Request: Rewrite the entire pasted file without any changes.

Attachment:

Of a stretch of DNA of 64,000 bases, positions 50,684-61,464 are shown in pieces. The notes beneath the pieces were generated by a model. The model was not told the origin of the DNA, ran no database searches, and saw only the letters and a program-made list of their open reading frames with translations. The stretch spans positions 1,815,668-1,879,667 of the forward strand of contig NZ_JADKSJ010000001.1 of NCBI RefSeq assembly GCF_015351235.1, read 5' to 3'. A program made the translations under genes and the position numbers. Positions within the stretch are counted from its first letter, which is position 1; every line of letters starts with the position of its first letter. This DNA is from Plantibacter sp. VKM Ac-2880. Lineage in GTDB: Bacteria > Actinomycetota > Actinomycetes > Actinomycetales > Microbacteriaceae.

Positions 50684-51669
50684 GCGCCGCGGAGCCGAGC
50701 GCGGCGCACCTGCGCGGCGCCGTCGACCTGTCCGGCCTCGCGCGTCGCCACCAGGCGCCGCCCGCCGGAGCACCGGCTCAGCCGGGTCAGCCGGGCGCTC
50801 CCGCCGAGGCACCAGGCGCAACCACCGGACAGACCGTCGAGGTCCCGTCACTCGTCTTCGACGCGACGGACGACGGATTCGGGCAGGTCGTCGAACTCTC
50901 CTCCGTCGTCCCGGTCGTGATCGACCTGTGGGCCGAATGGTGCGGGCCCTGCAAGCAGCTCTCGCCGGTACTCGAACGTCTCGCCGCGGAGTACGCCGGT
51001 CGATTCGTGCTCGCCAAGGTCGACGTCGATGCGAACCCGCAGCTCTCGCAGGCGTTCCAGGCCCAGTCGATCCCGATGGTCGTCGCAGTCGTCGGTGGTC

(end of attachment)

Of a stretch of DNA of 64,000 bases, positions 50,684-61,464 are shown in pieces. The notes beneath the pieces were generated by a model. The model was not told the origin of the DNA, ran no database searches, and saw only the letters and a program-made list of their open reading frames with translations. The stretch spans positions 1,815,668-1,879,667 of the forward strand of contig NZ_JADKSJ010000001.1 of NCBI RefSeq assembly GCF_015351235.1, read 5' to 3'. A program made the translations under genes and the position numbers. Positions within the stretch are counted from its first letter, which is position 1; every line of letters starts with the position of its first letter. This DNA is from Plantibacter sp. VKM Ac-2880. Lineage in GTDB: Bacteria > Actinomycetota > Actinomycetes > Actinomycetales > Microbacteriaceae.

Positions 50684-51669
50684 GCGCCGCGGAGCCGAGC
50701 GCGGCGCACCTGCGCGGCGCCGTCGACCTGTCCGGCCTCGCGCGTCGCCACCAGGCGCCGCCCGCCGGAGCACCGGCTCAGCCGGGTCAGCCGGGCGCTC
50801 CCGCCGAGGCACCAGGCGCAACCACCGGACAGACCGTCGAGGTCCCGTCACTCGTCTTCGACGCGACGGACGACGGATTCGGGCAGGTCGTCGAACTCTC
50901 CTCCGTCGTCCCGGTCGTGATCGACCTGTGGGCCGAATGGTGCGGGCCCTGCAAGCAGCTCTCGCCGGTACTCGAACGTCTCGCCGCGGAGTACGCCGGT
51001 CGATTCGTGCTCGCCAAGGTCGACGTCGATGCGAACCCGCAGCTCTCGCAGGCGTTCCAGGCCCAGTCGATCCCGATGGTCGTCGCAGTCGTCGGTGGTC